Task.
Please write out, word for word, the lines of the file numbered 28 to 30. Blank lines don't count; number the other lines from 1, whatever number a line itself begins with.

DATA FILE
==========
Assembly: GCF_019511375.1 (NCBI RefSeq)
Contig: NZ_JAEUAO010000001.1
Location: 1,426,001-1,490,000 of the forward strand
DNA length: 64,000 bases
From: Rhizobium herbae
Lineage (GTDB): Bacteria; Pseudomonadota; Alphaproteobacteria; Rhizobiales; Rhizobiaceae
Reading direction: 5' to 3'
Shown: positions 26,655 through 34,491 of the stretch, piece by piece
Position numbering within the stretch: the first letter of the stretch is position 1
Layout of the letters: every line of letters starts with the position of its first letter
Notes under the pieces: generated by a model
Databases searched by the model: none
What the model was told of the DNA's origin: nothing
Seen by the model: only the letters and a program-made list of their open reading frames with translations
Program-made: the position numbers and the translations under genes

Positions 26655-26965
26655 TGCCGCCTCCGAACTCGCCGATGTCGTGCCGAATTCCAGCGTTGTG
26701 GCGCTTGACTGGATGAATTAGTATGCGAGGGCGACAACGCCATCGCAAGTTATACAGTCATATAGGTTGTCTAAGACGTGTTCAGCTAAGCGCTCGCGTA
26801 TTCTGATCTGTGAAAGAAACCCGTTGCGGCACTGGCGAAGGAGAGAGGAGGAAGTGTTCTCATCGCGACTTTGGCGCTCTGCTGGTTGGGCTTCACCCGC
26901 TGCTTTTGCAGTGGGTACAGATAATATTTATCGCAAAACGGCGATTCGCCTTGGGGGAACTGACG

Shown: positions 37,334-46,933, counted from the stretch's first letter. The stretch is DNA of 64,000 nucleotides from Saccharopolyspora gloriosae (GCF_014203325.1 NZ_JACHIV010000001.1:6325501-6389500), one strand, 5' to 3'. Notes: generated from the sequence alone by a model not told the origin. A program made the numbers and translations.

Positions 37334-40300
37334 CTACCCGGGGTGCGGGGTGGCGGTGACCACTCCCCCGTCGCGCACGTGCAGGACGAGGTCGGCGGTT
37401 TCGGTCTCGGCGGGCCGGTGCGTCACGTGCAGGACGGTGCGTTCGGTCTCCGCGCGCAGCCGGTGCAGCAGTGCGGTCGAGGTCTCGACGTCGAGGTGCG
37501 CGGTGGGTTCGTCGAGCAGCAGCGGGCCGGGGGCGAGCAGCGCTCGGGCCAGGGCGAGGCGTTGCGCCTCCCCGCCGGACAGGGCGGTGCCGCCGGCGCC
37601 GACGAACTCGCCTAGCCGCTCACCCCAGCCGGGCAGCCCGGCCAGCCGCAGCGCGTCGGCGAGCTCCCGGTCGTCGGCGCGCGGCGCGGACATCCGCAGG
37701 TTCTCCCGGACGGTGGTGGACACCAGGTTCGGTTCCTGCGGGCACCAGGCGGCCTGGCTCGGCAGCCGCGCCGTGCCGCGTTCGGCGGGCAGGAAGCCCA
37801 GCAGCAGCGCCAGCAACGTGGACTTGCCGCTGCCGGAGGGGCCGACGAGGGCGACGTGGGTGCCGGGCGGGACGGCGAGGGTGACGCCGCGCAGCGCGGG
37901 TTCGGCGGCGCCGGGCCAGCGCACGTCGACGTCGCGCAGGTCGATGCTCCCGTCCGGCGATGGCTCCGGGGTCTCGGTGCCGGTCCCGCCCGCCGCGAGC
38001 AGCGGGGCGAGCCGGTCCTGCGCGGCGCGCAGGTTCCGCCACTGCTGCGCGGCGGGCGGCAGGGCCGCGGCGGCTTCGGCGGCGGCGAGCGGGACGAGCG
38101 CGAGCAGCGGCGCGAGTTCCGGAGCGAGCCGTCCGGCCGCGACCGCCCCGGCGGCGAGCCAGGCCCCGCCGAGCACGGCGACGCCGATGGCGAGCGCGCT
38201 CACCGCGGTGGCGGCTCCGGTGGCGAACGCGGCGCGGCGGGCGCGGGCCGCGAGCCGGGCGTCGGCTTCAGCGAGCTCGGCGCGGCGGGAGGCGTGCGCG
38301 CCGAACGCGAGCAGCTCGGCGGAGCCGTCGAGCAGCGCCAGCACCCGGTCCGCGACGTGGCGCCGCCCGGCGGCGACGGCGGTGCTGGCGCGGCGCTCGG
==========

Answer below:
37801 GCAGCAGCGCCAGCAACGTGGACTTGCCGCTGCCGGAGGGGCCGACGAGGGCGACGTGGGTGCCGGGCGGGACGGCGAGGGTGACGCCGCGCAGCGCGGG
37901 TTCGGCGGCGCCGGGCCAGCGCACGTCGACGTCGCGCAGGTCGATGCTCCCGTCCGGCGATGGCTCCGGGGTCTCGGTGCCGGTCCCGCCCGCCGCGAGC
38001 AGCGGGGCGAGCCGGTCCTGCGCGGCGCGCAGGTTCCGCCACTGCTGCGCGGCGGGCGGCAGGGCCGCGGCGGCTTCGGCGGCGGCGAGCGGGACGAGCG